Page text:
1

Chapter 3
PREFERENCES AND UTILITY
Copyright ©2005 by South-Western, a division of Thomson Learning. All rights reserved.
2
Axioms of Rational Choice
• Completeness
– if A and B are any two situations, an
individual can always specify exactly one of
these possibilities:
• A is preferred to B
• B is preferred to A
• A and B are equally attractive
3
Axioms of Rational Choice
• Transitivity
– if A is preferred to B, and B is preferred to
C, then A is preferred to C
– assumes that the individual’s choices are
internally consistent
4
Axioms of Rational Choice
• Continuity
– if A is preferred to B, then situations suitably
“close to” A must also be preferred to B
– used to analyze individuals’ responses to
relatively small changes in income and
prices
5
Utility
• Given these assumptions, it is possible to
show that people are able to rank in order
all possible situations from least desirable
to most
• Economists call this ranking utility
– if A is preferred to B, then the utility assigned
to A exceeds the utility assigned to B
U(A) > U(B)
6
Utility
• Utility rankings are ordinal in nature
– they record the relative desirability of
commodity bundles
• Because utility measures are not unique,
it makes no sense to consider how much
more utility is gained from A than from B
• It is also impossible to compare utilities
between people
7
Utility
• Utility is affected by the consumption of
physical commodities, psychological
attitudes, peer group pressures, personal
experiences, and the general cultural
environment
• Economists generally devote attention to
quantifiable options while holding
constant the other things that affect utility
– ceteris paribus assumption
8
Utility
• Assume that an individual must choose
among consumption goods x
1
, x
2
,…, x
n

• The individual’s rankings can be shown
by a utility function of the form:
utility = U(x
1
, x
2
,…, x
n
; other things)
– this function is unique up to an order-
preserving transformation
9
Economic Goods
• In the utility function, the x’s are assumed
to be “goods”
– more is preferred to less
Quantity of x
Quantity of y
x*
y*
Preferred to x*, y*
?
?
Worse
than
x*, y*
10
Indifference Curves
• An indifference curve shows a set of
consumption bundles among which the
individual is indifferent
Quantity of x
Quantity of y
x
1

y
1

y
2

x
2

U
1

Combinations (x
1
, y
1
) and (x
2
, y
2
)
provide the same level of utility
11
Marginal Rate of Substitution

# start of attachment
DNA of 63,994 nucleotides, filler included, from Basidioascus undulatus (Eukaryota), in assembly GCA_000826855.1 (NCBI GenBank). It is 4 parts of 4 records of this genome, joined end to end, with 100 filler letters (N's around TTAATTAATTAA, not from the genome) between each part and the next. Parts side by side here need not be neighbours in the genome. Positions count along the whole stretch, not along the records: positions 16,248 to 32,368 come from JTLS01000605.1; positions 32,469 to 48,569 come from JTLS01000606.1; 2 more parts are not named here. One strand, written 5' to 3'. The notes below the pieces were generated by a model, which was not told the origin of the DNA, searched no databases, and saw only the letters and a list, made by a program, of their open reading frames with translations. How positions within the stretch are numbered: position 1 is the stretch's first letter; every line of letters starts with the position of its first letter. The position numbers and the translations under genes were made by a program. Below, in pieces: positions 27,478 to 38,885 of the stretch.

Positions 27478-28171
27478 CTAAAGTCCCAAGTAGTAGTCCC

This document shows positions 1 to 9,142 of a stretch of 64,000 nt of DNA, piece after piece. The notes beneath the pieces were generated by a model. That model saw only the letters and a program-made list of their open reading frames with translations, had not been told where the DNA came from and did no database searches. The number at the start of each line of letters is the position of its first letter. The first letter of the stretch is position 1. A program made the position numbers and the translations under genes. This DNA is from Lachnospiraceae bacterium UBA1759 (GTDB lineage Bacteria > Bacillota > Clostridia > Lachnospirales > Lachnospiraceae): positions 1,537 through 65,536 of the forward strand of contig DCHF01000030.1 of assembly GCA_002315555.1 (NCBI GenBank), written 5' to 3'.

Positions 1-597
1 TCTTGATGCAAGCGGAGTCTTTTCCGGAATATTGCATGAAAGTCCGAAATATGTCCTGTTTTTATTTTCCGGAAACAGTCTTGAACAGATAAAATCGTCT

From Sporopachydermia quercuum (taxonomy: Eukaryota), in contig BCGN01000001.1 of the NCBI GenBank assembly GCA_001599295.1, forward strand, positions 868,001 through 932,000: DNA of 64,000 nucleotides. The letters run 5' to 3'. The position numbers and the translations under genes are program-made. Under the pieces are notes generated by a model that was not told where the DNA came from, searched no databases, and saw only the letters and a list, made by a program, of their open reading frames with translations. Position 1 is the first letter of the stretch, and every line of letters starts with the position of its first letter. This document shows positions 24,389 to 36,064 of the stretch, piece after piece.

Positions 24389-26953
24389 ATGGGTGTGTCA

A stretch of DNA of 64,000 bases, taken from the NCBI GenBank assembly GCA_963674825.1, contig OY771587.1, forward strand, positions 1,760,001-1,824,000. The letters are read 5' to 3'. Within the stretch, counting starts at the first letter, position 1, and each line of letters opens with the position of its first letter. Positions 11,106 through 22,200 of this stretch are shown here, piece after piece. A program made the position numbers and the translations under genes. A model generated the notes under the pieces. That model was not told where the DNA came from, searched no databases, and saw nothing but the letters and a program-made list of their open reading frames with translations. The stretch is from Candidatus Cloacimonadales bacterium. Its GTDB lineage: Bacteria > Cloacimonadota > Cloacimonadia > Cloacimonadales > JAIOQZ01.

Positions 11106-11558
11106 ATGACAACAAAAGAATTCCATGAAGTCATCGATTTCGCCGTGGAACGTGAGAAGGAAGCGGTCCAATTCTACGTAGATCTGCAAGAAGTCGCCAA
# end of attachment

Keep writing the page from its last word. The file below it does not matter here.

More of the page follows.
• The negative of the slope of the
indifference curve at any point is called
the marginal rate of substitution (MRS)
Quantity of x
Quantity of y
x
1

y
1

y
2

x
2

U
1

1

U U
dx
dy
MRS
=
÷ =
12
Marginal Rate of Substitution
• MRS changes as x and y change
– reflects the individual’s willingness to trade y
for x
Quantity of x
Quantity of y
x
1

y
1

y
2

x
2

U
1

At (x
1
, y
1
), the indifference curve is steeper.
The person would be willing to give up more
y to gain additional units of x
At (x
2
, y
2
), the indifference curve
is flatter. The person would be
willing to give up less y to gain
additional units of x
13
Indifference Curve Map
• Each point must have an indifference
curve through it
Quantity of x
Quantity of y
U
1
< U
2
< U
3

U
1

U
2

U
3

Increasing utility
14
Transitivity
• Can any two of an individual’s indifference
curves intersect?
Quantity of x
Quantity of y
U
1

U
2

A
B
C
The individual is indifferent between A and C.
The individual is indifferent between B and C.
Transitivity suggests that the individual
should be indifferent between A and B
But B is preferred to A
because B contains more
x and y than A
15
Convexity
• A set of points is convex if any two points
can be joined by a straight line that is
contained completely within the set
Quantity of x
Quantity of y
U
1

The assumption of a diminishing MRS is
equivalent to the assumption that all
combinations of x and y which are
preferred to x* and y* form a convex set
x*
y*
16
Convexity
• If the indifference curve is convex, then
the combination (x
1
+ x
2
)/2, (y
1
+ y
2
)/2 will
be preferred to either (x
1
,y
1
) or (x
2
,y
2
)
Quantity of x
Quantity of y
U
1

x
2

y
1

y
2

x
1

This implies that “well-balanced” bundles are preferred
to bundles that are heavily weighted toward one
commodity
(x
1
+ x
2
)/2
(y
1
+ y
2
)/2
17
Utility and the MRS
• Suppose an individual’s preferences for
hamburgers (y) and soft drinks (x) can
be represented by

y x · = = 10 utility
• Solving for y, we get
y = 100/x

• Solving for MRS = -dy/dx:
MRS = -dy/dx = 100/x
2
18
Utility and the MRS
MRS = -dy/dx = 100/x
2
• Note that as x rises, MRS falls
– when x = 5, MRS = 4
– when x = 20, MRS = 0.25


19
Marginal Utility
• Suppose that an individual has a utility
function of the form
utility = U(x,y)
• The total differential of U is

dy
y
U
dx
x
U
dU
c
c
+
c
c
=
• Along any indifference curve, utility is
constant (dU = 0)
20
Deriving the MRS
• Therefore, we get:
y
U
x
U
dx
dy
MRS
c
c
c
c
= ÷ =
=constant U
• MRS is the ratio of the marginal utility of
x to the marginal utility of y
21
Diminishing Marginal Utility
and the MRS